Monday, July 19, 2010

Montessori at Home...Where to Begin?

A parent recently spoke to me about incorporating Montessori into her home.  She noticed that her child seems so calm and fulfilled in school, but at home he is wild and frustrated.  She believes her parenting beliefs are in line with the school's, so it must be something else.  Immediately, the answer to her question popped into my head, but I was fearful to tell her the truth.  I've visited her home and the children's spaces are disastrous.  Again, I was hesitant to say something to her because God knows my home is not spotless.  Ahead of her time as always, Montessori discovered that too much clutter distracted a child's mind, decreased focus, which therefore increased negative behaviors.  She deduced that children between the ages of 3 and 6 are in a Sensitive Period for order.  Simply put, children at this age enjoy orderly rooms and play areas.  You may see children at this age lining up their cars or blocks in perfectly straight rows- again, this is a way to create that sense of order.  Read more about Sensitive Periods here.

Back to the inquiring parent...I did finally mention to her that one of the key aspects of the Montessori classroom is a clean, orderly environment.  She immediately understood what I was getting at, so I was able to give her some organizational tips.  Here are some tips on how to get started:
  • Put 75% of your child's toys in organized storage.  Store toys based on age groups (0-3, 3-6, 6-9) or by theme (building materials in one labeled bin, art supplies in another).
  • Place the remaining toys neatly on low shelves.  IKEA has some reasonably priced shelving.  Puzzles should not be stacked, they should be displayed nicely.
  • Organize the playroom into little "centers" based on your child's interests.  This particular little boy was very interested in pirates and dressing up at the time.  I showed her how she could put a full length mirror on the wall, next to a "tree" coat rack, and some pegs hung low on the wall.  She could display 6 dress-up items at a time on the pegs and all of his pirate hats on the coat rack.  Any additional dress-up items should be stored away in a bin or chest.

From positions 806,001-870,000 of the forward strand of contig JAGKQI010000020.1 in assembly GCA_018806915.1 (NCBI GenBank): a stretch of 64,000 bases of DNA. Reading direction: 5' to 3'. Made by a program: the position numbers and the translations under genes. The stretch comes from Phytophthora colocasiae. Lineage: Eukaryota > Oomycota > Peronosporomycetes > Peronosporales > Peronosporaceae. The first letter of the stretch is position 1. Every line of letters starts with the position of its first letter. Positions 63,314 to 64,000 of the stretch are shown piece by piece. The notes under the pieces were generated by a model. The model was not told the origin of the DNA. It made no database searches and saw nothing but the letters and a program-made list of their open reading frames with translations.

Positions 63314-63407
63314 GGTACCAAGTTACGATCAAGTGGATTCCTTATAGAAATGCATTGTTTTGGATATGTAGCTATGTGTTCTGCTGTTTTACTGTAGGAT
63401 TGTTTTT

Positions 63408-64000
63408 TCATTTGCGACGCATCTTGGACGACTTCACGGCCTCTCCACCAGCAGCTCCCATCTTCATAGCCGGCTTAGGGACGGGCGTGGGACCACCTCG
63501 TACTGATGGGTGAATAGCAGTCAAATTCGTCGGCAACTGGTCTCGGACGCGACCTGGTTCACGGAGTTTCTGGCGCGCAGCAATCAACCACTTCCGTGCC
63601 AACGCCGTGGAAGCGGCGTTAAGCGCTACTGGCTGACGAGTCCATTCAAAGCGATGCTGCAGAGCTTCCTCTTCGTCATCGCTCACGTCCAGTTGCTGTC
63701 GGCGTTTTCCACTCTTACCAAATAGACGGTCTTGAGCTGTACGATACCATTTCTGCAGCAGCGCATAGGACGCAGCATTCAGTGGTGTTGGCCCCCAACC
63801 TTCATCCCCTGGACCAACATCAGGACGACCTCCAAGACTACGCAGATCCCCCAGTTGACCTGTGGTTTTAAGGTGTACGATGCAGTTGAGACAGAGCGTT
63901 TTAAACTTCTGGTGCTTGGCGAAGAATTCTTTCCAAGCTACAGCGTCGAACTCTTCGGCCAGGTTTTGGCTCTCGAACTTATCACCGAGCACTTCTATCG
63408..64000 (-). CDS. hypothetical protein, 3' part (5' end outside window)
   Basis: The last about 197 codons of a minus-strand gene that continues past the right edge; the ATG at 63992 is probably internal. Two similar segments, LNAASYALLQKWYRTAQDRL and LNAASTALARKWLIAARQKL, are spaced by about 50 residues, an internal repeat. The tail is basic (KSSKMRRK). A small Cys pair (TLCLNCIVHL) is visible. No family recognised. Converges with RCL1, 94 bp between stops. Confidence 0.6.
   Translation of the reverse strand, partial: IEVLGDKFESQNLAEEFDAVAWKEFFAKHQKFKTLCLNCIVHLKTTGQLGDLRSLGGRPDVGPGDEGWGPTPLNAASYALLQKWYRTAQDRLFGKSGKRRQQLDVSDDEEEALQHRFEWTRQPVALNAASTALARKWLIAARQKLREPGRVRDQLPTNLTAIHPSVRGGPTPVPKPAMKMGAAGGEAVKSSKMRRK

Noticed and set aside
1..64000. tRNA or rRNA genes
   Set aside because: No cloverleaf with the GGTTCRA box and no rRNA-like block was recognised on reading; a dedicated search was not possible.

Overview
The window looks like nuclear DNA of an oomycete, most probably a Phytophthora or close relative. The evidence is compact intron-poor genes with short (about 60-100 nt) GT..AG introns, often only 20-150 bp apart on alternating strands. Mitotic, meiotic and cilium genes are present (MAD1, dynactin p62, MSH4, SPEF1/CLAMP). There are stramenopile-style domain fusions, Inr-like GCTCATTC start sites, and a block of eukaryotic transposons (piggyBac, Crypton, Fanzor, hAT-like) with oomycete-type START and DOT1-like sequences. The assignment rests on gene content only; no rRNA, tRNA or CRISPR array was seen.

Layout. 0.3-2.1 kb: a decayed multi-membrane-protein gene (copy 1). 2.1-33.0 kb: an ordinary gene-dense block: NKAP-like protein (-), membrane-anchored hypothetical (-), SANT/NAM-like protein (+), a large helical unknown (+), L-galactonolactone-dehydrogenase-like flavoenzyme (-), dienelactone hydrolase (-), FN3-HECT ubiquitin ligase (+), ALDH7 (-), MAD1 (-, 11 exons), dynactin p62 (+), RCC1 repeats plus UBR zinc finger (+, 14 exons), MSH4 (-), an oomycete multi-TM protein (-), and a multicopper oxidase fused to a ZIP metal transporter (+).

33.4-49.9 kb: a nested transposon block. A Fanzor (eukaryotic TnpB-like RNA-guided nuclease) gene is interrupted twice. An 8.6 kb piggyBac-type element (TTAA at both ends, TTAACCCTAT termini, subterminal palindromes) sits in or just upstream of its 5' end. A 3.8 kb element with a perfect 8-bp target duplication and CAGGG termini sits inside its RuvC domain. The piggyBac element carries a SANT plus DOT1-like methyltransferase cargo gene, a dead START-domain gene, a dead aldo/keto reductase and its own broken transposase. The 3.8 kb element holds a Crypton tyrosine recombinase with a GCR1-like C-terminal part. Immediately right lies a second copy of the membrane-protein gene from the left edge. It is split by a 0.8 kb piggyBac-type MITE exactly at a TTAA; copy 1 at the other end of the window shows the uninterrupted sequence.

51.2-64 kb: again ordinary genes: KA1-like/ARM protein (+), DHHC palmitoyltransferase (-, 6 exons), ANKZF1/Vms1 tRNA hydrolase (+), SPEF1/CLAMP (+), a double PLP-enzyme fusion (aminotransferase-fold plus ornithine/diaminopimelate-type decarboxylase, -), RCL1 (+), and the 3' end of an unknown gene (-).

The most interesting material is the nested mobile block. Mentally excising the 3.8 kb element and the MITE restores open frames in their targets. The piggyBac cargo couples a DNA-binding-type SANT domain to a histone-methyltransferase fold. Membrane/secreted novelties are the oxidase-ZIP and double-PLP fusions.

• Rotate toys and dress-up clothes every 2-3 weeks or when interest wanes.
  • The playroom should include a reading area.  Invest in a bookshelf that displays books rather than a typical bookshelf where only spines are showing, such as this library panel.  Place a small lamp and child-sized chair to add a warm touch.  Again, rotate books often. 
  • Keep the area tidy with your child's help.  Reinforce putting toys away immediately after use, but be sure to clean up any remaining items at night so your child can have a fresh start in the morning.
Bathrooms and bedrooms are just as important to your child's behavior because these rooms help to start and end each day.  Keep the rooms as clutter-free as possible.  Books and soft toys should be arranged nicely in the bedroom.  Keep loud or musical toys in the playroom. 

Check out how this Montessori mom organized her home for her now mobile toddler:  Sew Liberated.

I think this post has inspired me to get upstairs and re-organize my kids' rooms!

No comments:

Post a Comment